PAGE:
United States v. Barner, No. 10-3700-cr (2d Cir. (Sack, Raggi, CJJ, Eaton, JCIT)
This decision, a government appeal, reverses a district court order suppressing evidence obtained during a parole search.
Barner was released to New York State parole in 2007, and signed a Certificate of Release that included his consent to having his parole officer visit him at home and search and inspect his person, residence and property. Barner was also forbidden from possessing any sort of firearm, ammunition or body armor, and was subject to a curfew.
In early 2008, someone called Barner’s parole officer and told her that Barner had fired a gun at him. She and other officers tried to reach Barner at home that night – during his curfew period – but Barner was not there. This prompted Barner to obtain a parole violation arrest warrant. Two days later, Barner reported for his weekly appointment with his P.O., and was placed under arrest. Barner denied having any firearms, consented to a search of his residence, and gave the P.O. a key ring that had three keys – one to his apartment building, one to his apartment, and one to a storage area adjacent to the apartment. Barner was now in custody, and the officers brought him back to his apartment while they searched it. During that search, P.O.’s found various forbidden items, including a small bag of crack cocaine. One officer noticed the storage area, which was ten feet away from the entrance to the apartment, and used one of Barner’s keys to open it. Inside were four guns, a bulletproof vest, ammunition, a scale and some marijuana. Barner was charged in the Western District with being a felon in possession of the guns and ammo.
After a hearing, the district court suppressed the evidence. It held that the consent-to-search condition of Barner’s parole no longer applied because he was back in custody, and hence no longer on parole, and that the scope of the consent that Barner gave on the day of his arrest included his apartment only, and not the storage room.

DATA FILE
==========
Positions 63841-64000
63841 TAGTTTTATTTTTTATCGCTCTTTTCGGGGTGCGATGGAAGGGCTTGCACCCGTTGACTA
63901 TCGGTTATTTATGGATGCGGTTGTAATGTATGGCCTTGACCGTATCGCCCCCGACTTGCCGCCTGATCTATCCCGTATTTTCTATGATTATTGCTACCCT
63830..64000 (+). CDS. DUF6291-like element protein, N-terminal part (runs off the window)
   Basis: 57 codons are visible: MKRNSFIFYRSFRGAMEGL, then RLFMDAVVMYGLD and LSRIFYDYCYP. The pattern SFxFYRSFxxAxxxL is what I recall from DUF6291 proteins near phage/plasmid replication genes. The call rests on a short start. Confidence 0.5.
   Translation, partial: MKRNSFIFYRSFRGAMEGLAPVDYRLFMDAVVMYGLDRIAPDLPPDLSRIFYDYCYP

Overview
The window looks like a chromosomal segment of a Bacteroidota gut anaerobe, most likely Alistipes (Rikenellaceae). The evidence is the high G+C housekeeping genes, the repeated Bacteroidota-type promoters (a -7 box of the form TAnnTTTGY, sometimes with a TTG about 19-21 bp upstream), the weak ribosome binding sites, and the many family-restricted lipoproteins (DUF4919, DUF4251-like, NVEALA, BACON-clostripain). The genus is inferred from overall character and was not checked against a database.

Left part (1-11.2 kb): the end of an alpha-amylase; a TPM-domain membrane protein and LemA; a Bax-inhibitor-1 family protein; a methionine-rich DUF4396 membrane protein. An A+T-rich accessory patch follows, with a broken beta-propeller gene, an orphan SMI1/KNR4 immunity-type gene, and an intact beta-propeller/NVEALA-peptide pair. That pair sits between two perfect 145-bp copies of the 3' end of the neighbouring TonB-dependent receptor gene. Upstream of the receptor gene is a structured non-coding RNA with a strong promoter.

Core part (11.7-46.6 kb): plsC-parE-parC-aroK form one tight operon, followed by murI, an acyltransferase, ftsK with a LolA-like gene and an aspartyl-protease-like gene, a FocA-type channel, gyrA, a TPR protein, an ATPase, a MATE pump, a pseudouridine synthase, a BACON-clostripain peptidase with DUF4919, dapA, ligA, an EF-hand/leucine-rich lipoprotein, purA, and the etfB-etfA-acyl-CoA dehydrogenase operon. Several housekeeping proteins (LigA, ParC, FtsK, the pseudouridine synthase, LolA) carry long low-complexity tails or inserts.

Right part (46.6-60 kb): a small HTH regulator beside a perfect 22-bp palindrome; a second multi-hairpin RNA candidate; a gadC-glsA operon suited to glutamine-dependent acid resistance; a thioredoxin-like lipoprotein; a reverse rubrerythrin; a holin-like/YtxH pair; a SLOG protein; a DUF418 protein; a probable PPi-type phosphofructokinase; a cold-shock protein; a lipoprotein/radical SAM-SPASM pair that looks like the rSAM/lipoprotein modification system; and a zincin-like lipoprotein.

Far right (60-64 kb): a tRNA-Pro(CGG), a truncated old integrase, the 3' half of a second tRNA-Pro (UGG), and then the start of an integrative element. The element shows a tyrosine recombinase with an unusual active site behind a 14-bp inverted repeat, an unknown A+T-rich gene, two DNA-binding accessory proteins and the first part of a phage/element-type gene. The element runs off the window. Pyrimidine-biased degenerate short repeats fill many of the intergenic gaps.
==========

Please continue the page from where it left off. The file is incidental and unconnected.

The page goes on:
The circuit disagreed. Given the “special needs” of supervising parolees, the relevant question was not the scope or validity of Barner’s consent. It was “whether the conduct of the parole officer[s] was rationally and reasonably related to the performance of [their] dut[ies].” The P.O. began this investigation with information that Barner had possessed a gun and fired it at someone else, both criminal parole violations. It was “clearly reasonable” for the officer to investigate those allegations further, and it was reasonable for that investigation to include a search.
The district court also erred in concluding that Barner’s full Fourth Amendment rights were restored to him once he was arrested; to the contrary, the allegation of a parole violation and the issuance of the arrest warrant placed him “one step farther from the constitutional protection enjoyed by ordinary citizens.” Thus, Barner’s arrest for a parole violation did not render the search unreasonable. While it is possible that a search “conducted days or weeks after a parolee’s arrest and detention” might be “so attenuated from the parole officers’ duties” as to render it unconstitutional, Barner’s not such a case.
By focusing on the “special needs” doctrine, and not the specifics of the consent, the circuit easily concluded the search of the storage room was lawful. That search was “reasonably related to the parole officers’ duties” and was “performed in furtherance” of them.